by Alex Palmer | August 03, 2017
The Meeting Professionals International World Education Congress this year saw thousands of planners and suppliers descend on Las Vegas for four days of education, networking, and entertainment. While the conference itself was held at the MGM Grand Conference Center, Caesars Entertainment had many opportunities to show off its own event space. This ranged from MPI Foundation's The Big Deal fundraiser (which converted Caesars Palace's Palace Ballroom into a full-scale casino) to the MPI President's Dinner honoring the work and career of IMEX Group Chairman and Founder Ray Bloom (where the Palace Ballroom's craps tables from the night before gave way to sponsored tables filled with industry luminaries) to the closing night celebration at Brooklyn Bowl at The LINQ, where Joan Jett and the Blackhearts closed out the show with a hard-rocking performance.

In the midst of many Caesars-based events, Successful Meetings caught up with Michael Massari, chief sales officer for Caesars Entertainment, as well as an MPI board member, to find out what's on the horizon for the organization more broadly.


Q: As you're speaking to planners at the show, what have you been hearing and what's on your mind?
A:
 The way we journey through this world is all experiential and our business is a great example of that. There's nothing better for us than having 2,000 meeting professionals here experiencing our products and services. We can talk until we're blue in the face about what it's like, but here they can see what it's like.

In terms of what things we're interested in talking to meeting planners about, it's the same since the beginning of time: How can we make your life easier? How can we help you plan, design, and execute better meetings and events? How can we help your company execute their objectives for meetings and events that they are having?


Q: Something that does seem different in Las Vegas is the number of outdoor spaces. Could the city really become an outdoor destination?
A:
 The connectivity between inside and outside was almost nonexistent, and still is quite low. But you are just recently seeing with The LINQ and The Park and Giada's restaurant, you are just starting to see this invitation to go outside. Whatever we do from a meeting space standpoint on the east side will have a massive outdoor component. You're just starting to see that happen, and this is a market that should have that. I can think of a half dozen markets where the weather is cloudy most of the year and it rains constantly, but they have a lot more outdoor space.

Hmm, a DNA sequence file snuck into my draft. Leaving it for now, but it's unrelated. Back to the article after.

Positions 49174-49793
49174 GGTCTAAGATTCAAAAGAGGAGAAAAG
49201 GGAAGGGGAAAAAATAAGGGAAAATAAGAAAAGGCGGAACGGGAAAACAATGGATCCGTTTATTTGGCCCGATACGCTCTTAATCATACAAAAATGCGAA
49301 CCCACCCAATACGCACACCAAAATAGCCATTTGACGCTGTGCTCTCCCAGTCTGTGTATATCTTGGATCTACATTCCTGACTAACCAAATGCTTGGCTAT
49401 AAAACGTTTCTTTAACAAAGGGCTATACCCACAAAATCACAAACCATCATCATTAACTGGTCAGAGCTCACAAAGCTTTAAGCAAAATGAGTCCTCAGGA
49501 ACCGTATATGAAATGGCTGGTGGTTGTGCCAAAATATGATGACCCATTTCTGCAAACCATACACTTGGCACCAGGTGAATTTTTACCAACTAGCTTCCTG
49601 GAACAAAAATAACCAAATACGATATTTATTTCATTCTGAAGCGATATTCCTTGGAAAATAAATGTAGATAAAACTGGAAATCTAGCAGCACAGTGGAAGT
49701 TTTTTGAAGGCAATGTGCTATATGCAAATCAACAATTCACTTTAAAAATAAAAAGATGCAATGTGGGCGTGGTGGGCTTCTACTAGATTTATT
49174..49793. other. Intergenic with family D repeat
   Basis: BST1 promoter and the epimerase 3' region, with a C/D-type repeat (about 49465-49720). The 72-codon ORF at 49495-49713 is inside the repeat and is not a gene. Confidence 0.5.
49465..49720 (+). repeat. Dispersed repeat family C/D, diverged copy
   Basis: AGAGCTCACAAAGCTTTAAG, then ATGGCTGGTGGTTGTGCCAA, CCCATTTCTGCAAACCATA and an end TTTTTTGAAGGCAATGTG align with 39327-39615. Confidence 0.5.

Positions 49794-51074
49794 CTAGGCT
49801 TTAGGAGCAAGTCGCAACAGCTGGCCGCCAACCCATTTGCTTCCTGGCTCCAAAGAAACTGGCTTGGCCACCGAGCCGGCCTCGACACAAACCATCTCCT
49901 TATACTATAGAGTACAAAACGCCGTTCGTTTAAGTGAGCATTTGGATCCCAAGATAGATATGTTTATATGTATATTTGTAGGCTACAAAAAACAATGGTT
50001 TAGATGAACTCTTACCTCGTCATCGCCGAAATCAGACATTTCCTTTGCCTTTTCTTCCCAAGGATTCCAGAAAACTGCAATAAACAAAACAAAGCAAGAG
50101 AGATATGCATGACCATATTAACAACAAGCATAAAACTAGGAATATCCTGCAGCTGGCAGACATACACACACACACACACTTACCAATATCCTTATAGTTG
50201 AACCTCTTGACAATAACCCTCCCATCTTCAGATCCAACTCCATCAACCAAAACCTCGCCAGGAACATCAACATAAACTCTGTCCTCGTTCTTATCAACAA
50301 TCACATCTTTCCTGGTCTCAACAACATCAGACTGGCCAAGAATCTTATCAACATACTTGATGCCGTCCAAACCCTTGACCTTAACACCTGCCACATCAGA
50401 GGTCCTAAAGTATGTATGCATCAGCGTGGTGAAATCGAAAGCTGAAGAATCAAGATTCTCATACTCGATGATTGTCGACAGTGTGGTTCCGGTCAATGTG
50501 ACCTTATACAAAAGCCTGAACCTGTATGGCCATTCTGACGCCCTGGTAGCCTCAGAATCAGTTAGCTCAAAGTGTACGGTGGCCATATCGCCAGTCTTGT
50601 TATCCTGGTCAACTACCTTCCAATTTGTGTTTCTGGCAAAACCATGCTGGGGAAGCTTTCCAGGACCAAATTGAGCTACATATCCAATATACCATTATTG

Q: Outside of Vegas, how are things going with Caesars' Atlantic City meetings offerings?
A:
 It's exceeded even our wildest expectations, and last year's MPI [held at Harrah's just-opened Waterfront Conference Center in 2016] was a big part of that. Having MPI there really put it on the map. Bookings have been remarkably strong -- we expected them to do 40,000 room nights in the first year, and they did 100,000 room nights So it's been very nice for us, a good story.


Q: Where do you see making the case for meetings, through Meetings Mean Business and your own Caesars Means Business efforts, going in the coming year?
A: I'll tell you where I want it to head, and where I think that it can, as long as we don't forget the past: I want to see us as a consolidated industry with a clear voice and a platform of issues that it works on, with broad agreement about what that platform looks like. That's a tall order, given our history, but today we have a path to that, thanks to the Meetings Mean Business coalition. I'm quite optimistic that for the first time in our industry's history, we have a roadmap to get to where we speak with a single voice and have a unified platform. I'm glad to be a founding participant of that, and hopefully five or 10 years from now we will be saying, "This is an industry that people broadly understand, they get the benefits and the positives of the industry, and we have an avenue to get to the people we need to communicate with." I'm more hopeful than I've ever been in my career.

This was born out of a crisis, so there is a risk that as that recedes farther in the rearview mirror, the pain of that recedes with it. I worry that as the pain recedes the need to continue on with this work will as well. When times are good, you have to have some forethought.